top of page

FCWC & Pace Climate Conference

Conference Summary

Thank you to all who attended the FCWC & Pace 2024 Climate Conference: Community Climate – Change Accelerating Awareness, Engagement, and Action. This conference stressed the importance of local action and its importance in helping to affect meaningful community-based change. Each presentation, panel, and workshop helped to equip participants with the necessary tools and strategies to bring sustainability and climate-focused policy back to their communities and beyond.


The day began with a Keynote Presentation from Professor Michael B. Gerrard – Director of the Sabin Center for Climate Change Law, Columbia University – informing participants about the current landscape of climate change from a global and local perspective. Through the lens of transportation, the built environment, and the natural environment, Professor Michael B. Gerrard informed on the most important aspects of community climate change and action.


The Keynote presentation was followed by three expert panels on Transportation, the Built Environment, and the Natural Environment. The first of these panels, the transportation panel, hosted distinguished speakers including Joy Gardner, Executive Director at Empire Clean Cities; Jim Hineson, Port Authority; William Scherle, Director of Decarbonization at Soulful Synergy; Peter McCartt, Director of Energy Conservation and Sustainability at Westchester County; and Patty Buchanan, Croton Community Activist. Each of these experts spoke about the important strategies and ongoing projects for decarbonization of transportation from the private, public, and local activist spheres. From public transportation – like buses (both commuter and school) and train service – to EV infrastructure, participants received an abundance of important information on major needs, solutions, and barriers throughout the transportation sector.


The Built Environment Panel focused on climate impact issues and solutions through energy, climate resilient development, and waste. This panel’s experts – Jason Doling Vice President of Communities and Partnerships at NYSERDA; Craig Hart Executive Director, Pace Energy & Climate Center, at Pace University's Elisabeth Haub School of Law; Maureen Hartwell, Pace Law School - Climate Resilient Development; and Courtney Williams, Westchester Alliance for Sustainable Solutions – provided important information regarding the shortcomings of eco-friendly legislation and action throughout built environment sector as well actionable steps in light of these shortcomings.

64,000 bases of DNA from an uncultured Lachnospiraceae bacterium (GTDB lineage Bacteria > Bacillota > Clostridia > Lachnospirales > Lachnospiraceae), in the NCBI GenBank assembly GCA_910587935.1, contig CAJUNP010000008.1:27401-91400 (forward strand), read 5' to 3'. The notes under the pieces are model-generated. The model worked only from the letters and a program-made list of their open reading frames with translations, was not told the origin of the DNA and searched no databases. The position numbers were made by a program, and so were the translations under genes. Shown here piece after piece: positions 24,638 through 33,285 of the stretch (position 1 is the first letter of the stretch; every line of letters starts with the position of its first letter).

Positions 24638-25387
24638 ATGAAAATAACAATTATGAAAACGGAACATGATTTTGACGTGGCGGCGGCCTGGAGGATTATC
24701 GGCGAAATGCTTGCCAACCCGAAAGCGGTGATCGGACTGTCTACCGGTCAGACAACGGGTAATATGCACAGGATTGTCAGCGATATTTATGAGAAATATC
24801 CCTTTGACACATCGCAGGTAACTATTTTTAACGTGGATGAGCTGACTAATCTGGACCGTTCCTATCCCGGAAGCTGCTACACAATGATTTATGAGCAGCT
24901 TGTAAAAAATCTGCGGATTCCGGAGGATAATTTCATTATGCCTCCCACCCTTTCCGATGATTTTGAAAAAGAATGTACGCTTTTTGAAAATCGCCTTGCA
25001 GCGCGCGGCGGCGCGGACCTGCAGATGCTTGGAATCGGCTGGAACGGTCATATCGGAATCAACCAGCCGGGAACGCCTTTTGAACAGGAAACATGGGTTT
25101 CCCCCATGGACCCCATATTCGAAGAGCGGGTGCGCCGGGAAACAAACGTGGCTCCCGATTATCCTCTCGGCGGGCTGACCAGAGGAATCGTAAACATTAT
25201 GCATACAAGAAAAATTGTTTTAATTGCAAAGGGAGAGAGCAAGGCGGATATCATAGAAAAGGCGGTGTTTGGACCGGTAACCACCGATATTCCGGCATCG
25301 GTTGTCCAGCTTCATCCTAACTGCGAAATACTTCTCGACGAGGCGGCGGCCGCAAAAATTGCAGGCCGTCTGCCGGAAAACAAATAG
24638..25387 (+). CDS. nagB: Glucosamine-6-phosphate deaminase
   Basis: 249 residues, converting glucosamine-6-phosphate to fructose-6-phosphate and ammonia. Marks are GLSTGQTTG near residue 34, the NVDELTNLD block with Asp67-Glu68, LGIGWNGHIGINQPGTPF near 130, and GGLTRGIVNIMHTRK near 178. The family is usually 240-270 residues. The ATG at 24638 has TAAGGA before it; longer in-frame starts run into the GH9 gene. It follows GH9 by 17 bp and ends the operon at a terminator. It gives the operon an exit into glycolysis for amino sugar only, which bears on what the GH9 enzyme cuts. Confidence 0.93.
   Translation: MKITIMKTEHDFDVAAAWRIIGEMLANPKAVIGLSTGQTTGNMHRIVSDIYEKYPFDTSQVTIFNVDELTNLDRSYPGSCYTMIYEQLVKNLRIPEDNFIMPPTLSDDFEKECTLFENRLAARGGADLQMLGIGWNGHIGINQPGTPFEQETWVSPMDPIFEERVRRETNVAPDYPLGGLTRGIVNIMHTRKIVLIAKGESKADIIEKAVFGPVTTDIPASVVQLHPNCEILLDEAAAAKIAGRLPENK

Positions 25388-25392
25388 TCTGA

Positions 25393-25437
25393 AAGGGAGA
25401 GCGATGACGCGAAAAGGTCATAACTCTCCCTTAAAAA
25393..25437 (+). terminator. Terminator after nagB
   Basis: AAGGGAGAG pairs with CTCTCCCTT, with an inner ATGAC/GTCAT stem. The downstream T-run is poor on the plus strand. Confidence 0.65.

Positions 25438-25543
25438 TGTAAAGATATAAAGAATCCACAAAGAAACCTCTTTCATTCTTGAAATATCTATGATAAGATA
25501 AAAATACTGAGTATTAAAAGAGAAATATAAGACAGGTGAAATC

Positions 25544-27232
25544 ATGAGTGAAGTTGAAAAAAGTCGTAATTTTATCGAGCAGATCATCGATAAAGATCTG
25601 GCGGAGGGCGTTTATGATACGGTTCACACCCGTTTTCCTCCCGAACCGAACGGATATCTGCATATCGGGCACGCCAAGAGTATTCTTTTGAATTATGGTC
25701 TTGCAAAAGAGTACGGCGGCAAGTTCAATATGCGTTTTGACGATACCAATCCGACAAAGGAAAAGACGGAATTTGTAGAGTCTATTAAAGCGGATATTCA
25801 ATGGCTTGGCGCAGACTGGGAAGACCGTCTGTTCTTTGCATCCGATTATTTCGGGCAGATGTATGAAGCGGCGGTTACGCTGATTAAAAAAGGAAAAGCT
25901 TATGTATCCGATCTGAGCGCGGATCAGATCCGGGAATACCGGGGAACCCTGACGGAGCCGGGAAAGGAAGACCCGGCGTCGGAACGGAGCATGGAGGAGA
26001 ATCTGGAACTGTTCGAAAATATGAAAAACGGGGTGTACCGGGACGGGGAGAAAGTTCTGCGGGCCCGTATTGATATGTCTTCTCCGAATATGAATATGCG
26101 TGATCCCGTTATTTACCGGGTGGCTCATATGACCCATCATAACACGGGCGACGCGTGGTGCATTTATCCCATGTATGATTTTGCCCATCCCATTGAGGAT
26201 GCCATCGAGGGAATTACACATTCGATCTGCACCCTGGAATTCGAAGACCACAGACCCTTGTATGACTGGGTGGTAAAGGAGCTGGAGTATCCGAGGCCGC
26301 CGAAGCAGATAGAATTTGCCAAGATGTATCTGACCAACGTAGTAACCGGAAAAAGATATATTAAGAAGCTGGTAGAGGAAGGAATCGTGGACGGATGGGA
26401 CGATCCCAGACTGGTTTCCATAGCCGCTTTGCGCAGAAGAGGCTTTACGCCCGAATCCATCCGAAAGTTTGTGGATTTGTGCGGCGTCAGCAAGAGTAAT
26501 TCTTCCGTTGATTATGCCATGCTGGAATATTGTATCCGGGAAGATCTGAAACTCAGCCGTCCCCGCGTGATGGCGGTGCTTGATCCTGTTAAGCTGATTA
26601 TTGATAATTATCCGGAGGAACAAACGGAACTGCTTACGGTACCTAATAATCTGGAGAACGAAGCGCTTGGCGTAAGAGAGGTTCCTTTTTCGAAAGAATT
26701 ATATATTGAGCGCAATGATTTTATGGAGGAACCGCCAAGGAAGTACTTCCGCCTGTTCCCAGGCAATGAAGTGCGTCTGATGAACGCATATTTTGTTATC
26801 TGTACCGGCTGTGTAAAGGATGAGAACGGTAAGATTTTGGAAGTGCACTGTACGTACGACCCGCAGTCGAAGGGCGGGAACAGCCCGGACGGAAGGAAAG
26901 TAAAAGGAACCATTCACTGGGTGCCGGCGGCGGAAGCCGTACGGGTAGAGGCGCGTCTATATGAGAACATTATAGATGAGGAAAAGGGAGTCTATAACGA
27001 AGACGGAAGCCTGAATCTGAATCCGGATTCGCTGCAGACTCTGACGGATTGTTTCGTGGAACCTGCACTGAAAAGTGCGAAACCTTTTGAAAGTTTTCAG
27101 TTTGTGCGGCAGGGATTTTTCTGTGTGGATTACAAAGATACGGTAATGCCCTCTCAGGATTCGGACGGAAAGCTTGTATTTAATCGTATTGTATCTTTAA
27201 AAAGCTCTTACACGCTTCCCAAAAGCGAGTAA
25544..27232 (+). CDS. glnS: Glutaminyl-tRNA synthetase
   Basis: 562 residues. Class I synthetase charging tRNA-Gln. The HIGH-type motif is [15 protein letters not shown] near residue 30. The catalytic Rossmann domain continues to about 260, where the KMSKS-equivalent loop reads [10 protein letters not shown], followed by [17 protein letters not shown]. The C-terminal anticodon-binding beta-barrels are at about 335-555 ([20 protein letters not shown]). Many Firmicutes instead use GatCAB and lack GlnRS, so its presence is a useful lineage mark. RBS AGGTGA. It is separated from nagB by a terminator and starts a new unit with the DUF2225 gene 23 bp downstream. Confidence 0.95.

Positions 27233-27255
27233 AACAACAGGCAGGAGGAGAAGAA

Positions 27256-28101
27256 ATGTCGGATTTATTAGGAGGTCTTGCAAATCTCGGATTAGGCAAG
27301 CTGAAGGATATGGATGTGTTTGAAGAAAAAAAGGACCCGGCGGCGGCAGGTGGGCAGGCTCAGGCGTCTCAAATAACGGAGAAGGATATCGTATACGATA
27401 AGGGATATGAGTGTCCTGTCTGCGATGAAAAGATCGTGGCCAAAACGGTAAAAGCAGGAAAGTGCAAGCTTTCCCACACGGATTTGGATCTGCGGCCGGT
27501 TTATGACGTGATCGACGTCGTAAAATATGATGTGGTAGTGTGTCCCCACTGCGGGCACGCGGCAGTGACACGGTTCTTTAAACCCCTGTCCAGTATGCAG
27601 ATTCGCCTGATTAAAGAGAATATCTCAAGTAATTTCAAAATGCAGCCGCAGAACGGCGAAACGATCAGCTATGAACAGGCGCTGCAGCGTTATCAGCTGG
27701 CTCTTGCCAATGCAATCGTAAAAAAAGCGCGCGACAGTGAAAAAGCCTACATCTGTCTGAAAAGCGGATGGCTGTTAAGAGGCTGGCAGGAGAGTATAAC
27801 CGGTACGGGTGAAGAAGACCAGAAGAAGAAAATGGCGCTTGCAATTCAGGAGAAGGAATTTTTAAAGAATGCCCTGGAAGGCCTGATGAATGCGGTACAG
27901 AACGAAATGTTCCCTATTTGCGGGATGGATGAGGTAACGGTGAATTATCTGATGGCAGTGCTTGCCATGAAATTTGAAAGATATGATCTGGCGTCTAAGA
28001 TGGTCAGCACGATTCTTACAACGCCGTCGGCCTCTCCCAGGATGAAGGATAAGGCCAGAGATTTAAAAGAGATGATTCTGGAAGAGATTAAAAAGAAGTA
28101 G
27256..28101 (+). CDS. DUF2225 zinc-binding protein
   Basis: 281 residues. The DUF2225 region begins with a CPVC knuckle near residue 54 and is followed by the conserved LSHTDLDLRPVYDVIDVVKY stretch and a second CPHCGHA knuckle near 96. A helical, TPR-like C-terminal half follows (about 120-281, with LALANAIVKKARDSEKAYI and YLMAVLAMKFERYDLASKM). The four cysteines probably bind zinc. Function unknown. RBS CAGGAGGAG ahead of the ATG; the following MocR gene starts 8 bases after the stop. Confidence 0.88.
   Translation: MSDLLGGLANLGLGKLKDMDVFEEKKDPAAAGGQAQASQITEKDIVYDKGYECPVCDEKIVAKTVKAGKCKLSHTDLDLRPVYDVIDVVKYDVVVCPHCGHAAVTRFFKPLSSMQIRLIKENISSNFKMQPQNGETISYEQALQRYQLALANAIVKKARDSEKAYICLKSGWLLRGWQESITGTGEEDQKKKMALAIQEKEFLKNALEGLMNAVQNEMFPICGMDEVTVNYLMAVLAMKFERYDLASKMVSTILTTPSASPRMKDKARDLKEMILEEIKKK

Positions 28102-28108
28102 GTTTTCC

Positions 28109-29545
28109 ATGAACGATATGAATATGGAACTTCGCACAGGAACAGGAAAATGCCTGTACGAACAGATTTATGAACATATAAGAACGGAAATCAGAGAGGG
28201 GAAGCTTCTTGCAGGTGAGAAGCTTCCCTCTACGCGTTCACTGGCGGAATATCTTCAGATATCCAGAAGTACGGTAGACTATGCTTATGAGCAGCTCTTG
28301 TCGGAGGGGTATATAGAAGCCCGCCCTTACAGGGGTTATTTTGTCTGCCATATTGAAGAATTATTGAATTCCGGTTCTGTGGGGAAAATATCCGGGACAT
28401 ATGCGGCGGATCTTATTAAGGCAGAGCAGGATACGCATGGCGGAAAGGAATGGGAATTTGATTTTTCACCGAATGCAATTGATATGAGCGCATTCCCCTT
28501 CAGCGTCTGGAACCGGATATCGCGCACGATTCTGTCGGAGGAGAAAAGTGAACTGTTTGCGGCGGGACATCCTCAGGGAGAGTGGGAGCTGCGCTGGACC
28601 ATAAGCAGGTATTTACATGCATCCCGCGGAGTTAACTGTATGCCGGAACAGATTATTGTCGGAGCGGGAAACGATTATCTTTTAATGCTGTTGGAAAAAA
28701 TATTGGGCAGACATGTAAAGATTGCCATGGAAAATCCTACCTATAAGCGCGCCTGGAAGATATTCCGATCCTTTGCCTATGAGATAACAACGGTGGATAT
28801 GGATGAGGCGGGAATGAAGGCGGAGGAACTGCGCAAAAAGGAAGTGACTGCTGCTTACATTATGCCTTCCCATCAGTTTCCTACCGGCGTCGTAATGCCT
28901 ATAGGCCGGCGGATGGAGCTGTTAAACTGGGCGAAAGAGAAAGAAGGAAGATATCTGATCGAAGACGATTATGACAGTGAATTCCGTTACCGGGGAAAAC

The last panel of the day discussed the Natural Environment from the perspective of agroecology, water ways, and land-use. The panelists – Nick Robinson, Distinguished Professor of Environmental Law Emeritus; Jack Algiere, Director of Agroecology at Stone Barns Center; Tracy Brown, President of Hudson Riverkeeper; and Ruby Olisemeka, Director of Urban Engagement at Westchester Land Trust – advocated for sustainable food practices, more focused remediation and prevention of pollution to our waterways, and the protection of invaluable land in Westchester County.


After a morning filled of instructive and enlightening expert panels, lunch discussions ensued. Tables were organized by topics, encouraging exciting conversation between conference participants, experts, and Pace University Law Student facilitators.

The afternoon hosted three informative workshops through which participants were informed and inspired to act in their person lives and communities. The first of these workshops was the Climate Literacy workshop, led by Dr. Chandu Visweswariah, CURE100. During this workshop participants were encouraged to ponder how their lifestyles effect their carbon footprint, and tangible ways to reduce it.


The next workshop, entitled Community Engagement and Advocacy, was led by Paul Presendieu, Chair - New Rochelle’s Ecology and Natural Resources Advisory Committee, and John Rhodes, Chair -Mount Kisco Conservation Advisory Council. Mr. Presendieu began this workshop by providing an informed and equitable strategy for facilitating community engagement. Mr. Rhodes then continued this conversation, focusing on governmental agencies, like CACs, and how they can facilitate policy change.


Finally, the Model Local Laws Workshop rounded out the day. Led by Rhea Mallett Esq., Mallett Law, Environment, Land Use and Zoning, this workshop centered around specific caselaw regarding climate resilient development. Pace Land Use Law Student Scholars spoke to cases around the US that encapsulated climate resilient development, demonstrating the importance of zoning in our Westchester Communities.


FCWC wants to thank you again for your interest and attendance at this conference. your valuable feedback will help to shape our follow-up workshops and events. Please fill out the below survey at your earliest convenience.


Let’s Work Together

Get in touch so we can start working together.

  • Facebook
  • Twitter
  • LinkedIn
  • Instagram

Thanks for submitting!

bottom of page